IMR Press / EJGO / Volume 25 / Issue 4 / pii/2004217

European Journal of Gynaecological Oncology (EJGO) is published by IMR Press from Volume 40 Issue 1 (2019). Previous articles were published by another publisher on a subscription basis, and they are hosted by IMR Press on as a courtesy and upon agreement with S.O.G.

Original Research

The value of epithelial membrane antigen overexpression in hyperplastic and malignant endometrium and its relationship with steroid hormone receptor expression

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1 Department of Pathology, Zeynep Kamil Maternity Hospital, Istanbul (Turkey)
2 Obstetrics and Gynecology, Zeynep Kamil Maternity Hospital, Istanbul (Turkey)
Eur. J. Gynaecol. Oncol. 2004, 25(4), 502–505;
Published: 10 August 2004

The aim of this study was to evaluate the value of epithelial membrane antigen overexpression (EMA OE) in benign, hyperplas­tic and neoplastic endometrium and to analyze its association with estrogen and progesterone receptors (ER, PR) immunohisto­chemistry, tumor grade and myometrial invasion in patients with endometrial carcinoma (EC). The OE of EMA was analysed immunohistochemically in nine patients with benign endometrium (BE), in 18 patients with atypical complex endometrial hyper­plasia (ACH) and in 29 patients with EC. EMA OE was present in 13 of 29 patients (44.8%) with EC, in two of 18 patients (11.1 %) with ACH, and in none of nine patients with BE (p < 0.05). EMA OE of endometrial carcinoma was statistically correlated with the International Federation of Gynecology and Obstetrics (FIGO) grade (G l vs G2 and G3, p < 0.05) and depth of myometrial inva­sion(< 1/2 vs> 1/2, p < 0.05). EMA OE was significantly associated with PR negativity (p < 0.001). However it did not show any association with ER immunohistochemistry (p = 0.14). PR immunohistochemistry had significant correlations with FIGO grade (p < 0.001) and depth of myometrial invasion (p < 0.05) but ER loss showed a nearly significant association only with advanced FIGO grade (p = 0.054). In conclusion, EMA shows increased expression as the lesion progresses to malignancy and can also aid dis­crimination between hyperplastic and neoplastic states. The correlation of imunohistochemical findings with tumor grade and myometrial invasion could help in predicting behavior of the tumor and planning treatment in patients with endometrial carcinoma.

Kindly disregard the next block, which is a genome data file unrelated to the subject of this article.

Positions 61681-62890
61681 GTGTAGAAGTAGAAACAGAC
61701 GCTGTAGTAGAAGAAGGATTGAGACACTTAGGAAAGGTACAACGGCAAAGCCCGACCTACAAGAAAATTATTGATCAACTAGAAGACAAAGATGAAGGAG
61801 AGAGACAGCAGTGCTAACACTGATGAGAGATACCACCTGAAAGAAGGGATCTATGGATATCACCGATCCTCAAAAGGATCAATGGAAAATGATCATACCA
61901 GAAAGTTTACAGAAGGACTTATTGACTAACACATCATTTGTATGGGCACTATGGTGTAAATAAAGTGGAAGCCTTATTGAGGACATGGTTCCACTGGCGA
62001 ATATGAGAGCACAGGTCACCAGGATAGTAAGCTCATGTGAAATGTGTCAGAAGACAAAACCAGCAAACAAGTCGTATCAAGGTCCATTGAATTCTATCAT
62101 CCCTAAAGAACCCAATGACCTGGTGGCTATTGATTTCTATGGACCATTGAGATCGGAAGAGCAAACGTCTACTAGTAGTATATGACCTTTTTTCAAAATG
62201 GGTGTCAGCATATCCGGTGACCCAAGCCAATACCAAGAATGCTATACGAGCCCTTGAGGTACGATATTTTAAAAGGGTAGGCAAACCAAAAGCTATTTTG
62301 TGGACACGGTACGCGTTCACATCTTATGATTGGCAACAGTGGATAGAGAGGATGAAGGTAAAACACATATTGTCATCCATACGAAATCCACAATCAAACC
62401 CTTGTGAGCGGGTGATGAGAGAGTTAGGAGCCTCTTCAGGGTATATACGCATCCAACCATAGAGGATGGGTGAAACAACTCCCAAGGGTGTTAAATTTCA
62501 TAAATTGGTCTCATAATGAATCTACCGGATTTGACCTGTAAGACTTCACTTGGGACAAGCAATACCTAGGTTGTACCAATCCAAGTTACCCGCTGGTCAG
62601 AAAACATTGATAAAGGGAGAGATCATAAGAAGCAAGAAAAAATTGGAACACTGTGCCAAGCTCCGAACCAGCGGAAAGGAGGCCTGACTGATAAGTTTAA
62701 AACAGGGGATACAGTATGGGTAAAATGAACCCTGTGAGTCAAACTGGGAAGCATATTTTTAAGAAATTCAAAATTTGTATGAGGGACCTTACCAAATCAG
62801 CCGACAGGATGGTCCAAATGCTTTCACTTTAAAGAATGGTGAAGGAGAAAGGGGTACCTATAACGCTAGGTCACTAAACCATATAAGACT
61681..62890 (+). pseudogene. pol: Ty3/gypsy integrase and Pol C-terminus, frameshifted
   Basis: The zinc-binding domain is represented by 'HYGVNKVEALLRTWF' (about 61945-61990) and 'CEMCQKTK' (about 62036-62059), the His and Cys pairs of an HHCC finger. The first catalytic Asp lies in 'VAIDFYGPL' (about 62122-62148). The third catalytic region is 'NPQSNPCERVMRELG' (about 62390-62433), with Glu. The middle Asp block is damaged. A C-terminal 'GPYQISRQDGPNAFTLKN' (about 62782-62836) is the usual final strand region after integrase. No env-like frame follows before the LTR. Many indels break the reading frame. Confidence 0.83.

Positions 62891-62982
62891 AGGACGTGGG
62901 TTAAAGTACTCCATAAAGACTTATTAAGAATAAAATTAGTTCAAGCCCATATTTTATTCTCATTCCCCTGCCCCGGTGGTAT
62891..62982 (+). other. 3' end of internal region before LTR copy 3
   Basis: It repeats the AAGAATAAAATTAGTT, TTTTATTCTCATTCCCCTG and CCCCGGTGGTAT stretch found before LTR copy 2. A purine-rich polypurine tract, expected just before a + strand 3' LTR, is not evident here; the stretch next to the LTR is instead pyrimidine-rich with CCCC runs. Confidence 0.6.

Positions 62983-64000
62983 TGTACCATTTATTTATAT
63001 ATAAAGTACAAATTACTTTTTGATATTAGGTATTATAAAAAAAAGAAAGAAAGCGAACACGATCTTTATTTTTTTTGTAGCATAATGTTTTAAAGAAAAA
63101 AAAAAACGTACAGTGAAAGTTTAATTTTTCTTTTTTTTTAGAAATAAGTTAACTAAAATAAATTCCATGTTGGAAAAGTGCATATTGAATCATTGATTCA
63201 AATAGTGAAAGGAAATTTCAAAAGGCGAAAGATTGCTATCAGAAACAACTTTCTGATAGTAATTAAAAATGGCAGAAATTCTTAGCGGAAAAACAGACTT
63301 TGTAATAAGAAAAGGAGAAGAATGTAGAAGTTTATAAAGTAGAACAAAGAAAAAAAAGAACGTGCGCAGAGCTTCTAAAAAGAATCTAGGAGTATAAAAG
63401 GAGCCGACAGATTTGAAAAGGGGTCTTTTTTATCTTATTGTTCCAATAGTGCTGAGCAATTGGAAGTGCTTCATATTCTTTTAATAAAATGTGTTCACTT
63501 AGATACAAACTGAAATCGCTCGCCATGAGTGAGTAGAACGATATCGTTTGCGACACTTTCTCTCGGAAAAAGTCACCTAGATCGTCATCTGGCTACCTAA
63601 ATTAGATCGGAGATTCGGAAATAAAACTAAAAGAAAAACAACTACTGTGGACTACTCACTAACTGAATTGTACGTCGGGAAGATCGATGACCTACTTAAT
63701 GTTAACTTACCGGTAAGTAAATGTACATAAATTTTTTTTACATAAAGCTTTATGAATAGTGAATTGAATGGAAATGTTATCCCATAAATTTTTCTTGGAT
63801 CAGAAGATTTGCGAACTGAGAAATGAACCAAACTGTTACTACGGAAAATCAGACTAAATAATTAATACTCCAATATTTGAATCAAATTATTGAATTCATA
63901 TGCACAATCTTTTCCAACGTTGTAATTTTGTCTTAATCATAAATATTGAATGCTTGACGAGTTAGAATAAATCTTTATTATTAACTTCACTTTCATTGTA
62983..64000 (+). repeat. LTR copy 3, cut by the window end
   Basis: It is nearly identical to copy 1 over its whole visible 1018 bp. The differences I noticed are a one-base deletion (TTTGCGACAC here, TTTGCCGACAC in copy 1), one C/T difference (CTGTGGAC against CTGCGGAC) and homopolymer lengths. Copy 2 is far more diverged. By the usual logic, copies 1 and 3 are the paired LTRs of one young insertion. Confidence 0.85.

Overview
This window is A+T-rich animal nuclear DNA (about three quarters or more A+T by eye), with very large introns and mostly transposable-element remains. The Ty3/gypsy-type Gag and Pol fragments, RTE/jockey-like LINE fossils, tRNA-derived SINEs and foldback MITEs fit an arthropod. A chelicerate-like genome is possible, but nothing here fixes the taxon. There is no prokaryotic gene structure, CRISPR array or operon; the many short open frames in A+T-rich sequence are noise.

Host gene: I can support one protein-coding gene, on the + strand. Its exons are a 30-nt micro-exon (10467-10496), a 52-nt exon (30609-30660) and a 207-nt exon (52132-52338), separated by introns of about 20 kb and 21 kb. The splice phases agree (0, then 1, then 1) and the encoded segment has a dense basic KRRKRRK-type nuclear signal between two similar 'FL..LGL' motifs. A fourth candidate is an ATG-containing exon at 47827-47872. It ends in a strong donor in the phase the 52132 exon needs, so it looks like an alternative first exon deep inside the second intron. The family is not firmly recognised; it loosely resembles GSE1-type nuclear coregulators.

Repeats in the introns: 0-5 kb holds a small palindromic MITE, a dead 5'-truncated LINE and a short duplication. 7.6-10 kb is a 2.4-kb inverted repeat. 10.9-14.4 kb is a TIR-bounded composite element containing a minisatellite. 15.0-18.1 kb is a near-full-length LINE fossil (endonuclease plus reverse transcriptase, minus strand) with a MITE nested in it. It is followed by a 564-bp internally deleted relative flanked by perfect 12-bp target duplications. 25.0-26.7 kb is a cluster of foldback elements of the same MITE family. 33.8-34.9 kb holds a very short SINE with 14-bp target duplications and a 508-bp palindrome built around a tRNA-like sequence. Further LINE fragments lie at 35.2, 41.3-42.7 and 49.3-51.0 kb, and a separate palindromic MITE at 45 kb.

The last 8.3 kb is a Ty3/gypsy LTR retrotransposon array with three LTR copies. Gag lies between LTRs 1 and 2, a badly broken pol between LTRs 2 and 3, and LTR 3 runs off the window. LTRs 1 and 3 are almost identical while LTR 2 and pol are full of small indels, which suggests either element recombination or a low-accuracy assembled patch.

Endometrial cancer
Epithelial membrane antigen
Estrogen receptors
Progesterone receptors
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